Ain’t Misbehavin’: Japanese Terms for Rudeness (and Worse)

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Photo by Bacca Takano

One of the things that most distinguishes Japanese culture from others is its constant observance of unspoken rules of manners. For visitors to the country, navigating through the intricacies of these rules of etiquette can feel like traversing your way through a maze where every wrong turn is punished with sideways glances and muttered complaints. However, learning just a few of the words associated with manners in Japan can help make your maze-based quest significantly easier.

When Japanese people talk about manners, they often use the English-derived term マナー (manners) and the Franco-English word エチケット (etiquette). While マナー may seem like a reasonable approximation to the word “manners,” it is unfortunately usually only found in its noun form, whereas there are times you may need a verb or adjective.

For other forms you have to use some of the other synonyms of this word. If you want to talk about a well-mannered young child, for example, the Japanese original word for manners, 礼儀,れいぎ is more useful, especially as it can be easily transformed into the adjective 礼儀ただしい to make the adjective.

Recently, however, Japanese people are complaining that young children are becoming less 礼儀正しい. You may well be wondering what kind of things comprise such bad manners to the Japanese, however, a lot of them are things that other nations may not even consider rude. The recent buzzwords あるきスマホ (walking with a smart phone) and, horror-of-horrors, 電車でんしゃ化粧けしょう (putting on makeup on the train!) are frequently cited as examples of the young losing their manners — something that may not bother other cultures so much.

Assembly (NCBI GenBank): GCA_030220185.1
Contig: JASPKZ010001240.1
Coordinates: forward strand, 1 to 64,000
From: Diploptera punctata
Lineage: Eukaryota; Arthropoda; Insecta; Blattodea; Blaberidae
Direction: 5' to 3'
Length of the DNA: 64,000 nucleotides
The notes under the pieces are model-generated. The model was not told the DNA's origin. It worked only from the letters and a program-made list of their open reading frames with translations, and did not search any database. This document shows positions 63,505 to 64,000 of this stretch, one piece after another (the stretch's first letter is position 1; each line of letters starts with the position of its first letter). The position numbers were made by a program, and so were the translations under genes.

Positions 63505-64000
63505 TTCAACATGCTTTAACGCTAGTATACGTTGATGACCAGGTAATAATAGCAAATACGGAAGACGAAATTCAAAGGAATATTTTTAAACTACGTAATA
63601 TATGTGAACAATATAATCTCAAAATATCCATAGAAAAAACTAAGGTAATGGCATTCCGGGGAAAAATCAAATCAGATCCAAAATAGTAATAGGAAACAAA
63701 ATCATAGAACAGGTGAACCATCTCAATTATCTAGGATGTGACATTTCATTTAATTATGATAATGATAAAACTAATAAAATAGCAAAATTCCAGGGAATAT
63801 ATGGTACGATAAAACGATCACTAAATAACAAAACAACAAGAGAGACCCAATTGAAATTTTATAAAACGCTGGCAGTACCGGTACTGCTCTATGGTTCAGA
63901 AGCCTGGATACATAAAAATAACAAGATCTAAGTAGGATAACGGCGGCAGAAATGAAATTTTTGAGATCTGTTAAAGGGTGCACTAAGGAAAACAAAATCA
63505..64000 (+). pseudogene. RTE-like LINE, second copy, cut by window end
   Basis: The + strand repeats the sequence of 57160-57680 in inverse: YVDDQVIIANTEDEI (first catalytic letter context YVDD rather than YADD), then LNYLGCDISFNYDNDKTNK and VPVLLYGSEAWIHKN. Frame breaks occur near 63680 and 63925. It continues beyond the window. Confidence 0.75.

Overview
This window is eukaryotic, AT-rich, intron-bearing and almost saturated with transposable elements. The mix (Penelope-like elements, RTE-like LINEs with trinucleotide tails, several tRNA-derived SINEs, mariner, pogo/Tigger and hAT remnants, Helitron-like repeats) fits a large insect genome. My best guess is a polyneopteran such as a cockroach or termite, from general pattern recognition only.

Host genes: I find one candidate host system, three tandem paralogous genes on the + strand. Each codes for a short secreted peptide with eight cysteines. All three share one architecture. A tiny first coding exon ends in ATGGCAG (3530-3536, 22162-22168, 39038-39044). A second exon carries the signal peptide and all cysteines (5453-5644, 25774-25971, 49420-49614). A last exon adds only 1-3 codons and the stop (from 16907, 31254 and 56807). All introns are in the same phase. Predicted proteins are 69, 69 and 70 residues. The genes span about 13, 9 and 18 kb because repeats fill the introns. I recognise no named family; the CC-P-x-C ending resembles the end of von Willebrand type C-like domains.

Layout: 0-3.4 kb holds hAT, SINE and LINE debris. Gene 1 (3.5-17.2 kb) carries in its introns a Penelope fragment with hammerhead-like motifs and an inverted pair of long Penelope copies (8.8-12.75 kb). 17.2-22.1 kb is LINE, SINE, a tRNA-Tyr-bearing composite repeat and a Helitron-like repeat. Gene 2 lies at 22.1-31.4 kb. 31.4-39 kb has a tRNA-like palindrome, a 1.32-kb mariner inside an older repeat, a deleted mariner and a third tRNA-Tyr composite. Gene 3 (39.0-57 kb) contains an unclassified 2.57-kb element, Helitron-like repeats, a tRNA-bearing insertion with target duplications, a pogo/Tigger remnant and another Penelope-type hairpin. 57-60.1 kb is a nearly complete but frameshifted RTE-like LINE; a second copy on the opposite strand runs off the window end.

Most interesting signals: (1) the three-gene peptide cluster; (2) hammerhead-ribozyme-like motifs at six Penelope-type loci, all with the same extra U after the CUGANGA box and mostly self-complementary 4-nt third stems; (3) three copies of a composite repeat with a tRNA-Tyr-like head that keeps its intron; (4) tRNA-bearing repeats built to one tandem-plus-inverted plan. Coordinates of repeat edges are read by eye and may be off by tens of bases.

You may well be wondering what kind of things comprise such bad manners to the Japanese, however, a lot of them are things that other nations may not even consider rude.

These kinds of gripes are often joined with the common verb ~をゆるさない (~not allowed) and the even stronger ~は失礼しつれい (~is rude) for those things that really get you mad. On rare occasions, you may even hear みっともない, a strong way of saying that something is undignified or unacceptable to the point of indecency!

One of my favorite phrases to come out of researching this article is the phrase ゲス不倫ふりん  (sleazy immoral affairs). This term has recently been increasing in popularity and has become an all-encompassing word for the world of extramarital affairs and immorality that many actors and musicians find themselves a little too readily caught up in.

Unsurprisingly, this is often coupled with the word はじ (shame). Shame is predictably a very real thing to the Japanese and many will go to great lengths to avoid it. An exceptionally strong way to tell someone that they have angered you, “恥をしれ (you should feel ashamed),” is considered incredibly strong on these islands.

While it can sometimes seem trivial, there are still many who take manners incredibly seriously. The rules are so important to Japanese that often one of the first stories visitors are told is the apocryphal story of a Japanese thief who broke into a house only to find a perfectly maintained tatami floor. The thought of soiling such a perfect floor was so horrifying to the would be criminal that he spent so long carefully removing and putting on his shoes after his misdeeds that a neighbor was able to spot his suspicious behavior and alert the police.

Yep, for the law-abiding citizen and even for criminals, the unwritten rules of Japanese etiquette are full of traps — both grammatical and literal!

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